Super Slow Mo Better Pork

My friend John (you can see news of his vineyard at Kiger Family Vineyard) is a very good cook (and baker and winemaker). He has introduced me to many great cooking techniques. He is definitely a technique person. The process is what it’s about. He made a pork shoulder for us on our last ski trip together. Heaven! I had to replicate it at home while my pork-loving daughter was back from college.

This process is long but requires very little work on your part. It results in delicious unctuous pork. The flavorings here are mine. Herbes de Provence has nothing to do with this kind of slow cooked pork, as far as I know. Pork takes to many flavors and these are some of the many that makes a pork shoulder even better. Herbes de Provence is one of those blends that you buy, usually in those too-large crockery jars for one particular recipe and then wonder what you are going to do with all of it. Well, this is a worthy place to use it, trust me.

You can read more about why this technique works on this tough cut of pork at Serious Eats. I’m going to give you the condensed version.

Super Slow Mo Better Pork
(serves an army)

8 lbs bone-in pork shoulder (also known as pork butt), preferably with skin on

Rub
1 Tablespoon kosher salt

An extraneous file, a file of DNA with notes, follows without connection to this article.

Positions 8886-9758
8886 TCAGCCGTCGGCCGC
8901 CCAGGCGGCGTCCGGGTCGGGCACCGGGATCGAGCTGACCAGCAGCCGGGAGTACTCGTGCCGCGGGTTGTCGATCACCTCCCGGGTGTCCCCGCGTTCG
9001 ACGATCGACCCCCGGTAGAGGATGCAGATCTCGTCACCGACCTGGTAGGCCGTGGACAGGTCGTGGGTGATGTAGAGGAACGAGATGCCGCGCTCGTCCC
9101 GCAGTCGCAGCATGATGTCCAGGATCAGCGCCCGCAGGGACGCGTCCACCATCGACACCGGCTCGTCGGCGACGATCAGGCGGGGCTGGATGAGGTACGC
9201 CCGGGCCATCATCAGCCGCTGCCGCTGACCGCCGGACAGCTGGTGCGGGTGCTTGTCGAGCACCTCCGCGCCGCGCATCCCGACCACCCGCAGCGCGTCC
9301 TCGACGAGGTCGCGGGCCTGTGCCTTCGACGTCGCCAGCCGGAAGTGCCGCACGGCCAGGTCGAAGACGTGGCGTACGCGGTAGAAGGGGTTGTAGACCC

2 teaspoons herbes de Provence, crushed in your fingers
½ teaspoon black pepper

Seasonings
2 teaspoons herbes de Provence, crushed in your fingers
1 teaspoon kosher salt

The night before you will cook your pork shoulder, apply the rub. Combine the salt, herbes de Provence, and black pepper in a small bowl. Place the pork shoulder in a roasting pan. Sprinkle all sides with rub and rub it into the pork. Wrap tightly with plastic wrap and park in the fridge until the next morning.

About 10 hours before you plan to eat the pork, heat your oven to 250 °F. Remove the plastic wrap, return pork to the pan, skin side up, and stick in the oven. Cook until internal temperature reaches 200 °F (this is where a probe thermometer comes in handy) and the meat falls apart easily when prodded with a fork.

Remove the skin from the top, remove any meat, scrape off the fat. You can add it back to the pan to mix with the pork but there’s probably enough fat in the meat. There is no denying it tastes delicious! Set aside the skin. Using a couple of forks, rip apart the meat, which should fall to pieces easily and remove the bone.  Sprinkle the shredded meat with the seasonings.

Place the skin in a 500 °F oven for a couple of minutes to crisp it up. Chop and add back to the meat (or if you are evil, eat it all yourself).

Serve with most anything – rolls, potatoes, noodles. Cardboard. No, just kidding!

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Author: worldplatterblog

I blog about food, travel, and anything else tangentially related to food that piques my interest. I have a degree in Culinary Arts and in Operations Research (it's math). That means I'm pretty analytical and love science, but I also love art. Food is a strange place where science intersects art in continually changing ways. I love writing about all of it.

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